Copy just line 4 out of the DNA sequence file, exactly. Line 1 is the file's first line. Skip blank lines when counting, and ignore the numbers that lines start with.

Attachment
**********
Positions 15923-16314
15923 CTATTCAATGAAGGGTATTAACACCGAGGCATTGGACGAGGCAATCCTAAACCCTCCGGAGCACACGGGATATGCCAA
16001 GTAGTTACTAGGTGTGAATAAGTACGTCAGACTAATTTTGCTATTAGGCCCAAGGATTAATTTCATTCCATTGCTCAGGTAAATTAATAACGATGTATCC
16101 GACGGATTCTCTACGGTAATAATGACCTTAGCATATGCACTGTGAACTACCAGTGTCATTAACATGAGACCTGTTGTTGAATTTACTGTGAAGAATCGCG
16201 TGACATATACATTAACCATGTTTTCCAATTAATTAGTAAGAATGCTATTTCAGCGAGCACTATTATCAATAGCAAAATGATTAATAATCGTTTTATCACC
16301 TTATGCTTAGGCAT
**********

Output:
16101 GACGGATTCTCTACGGTAATAATGACCTTAGCATATGCACTGTGAACTACCAGTGTCATTAACATGAGACCTGTTGTTGAATTTACTGTGAAGAATCGCG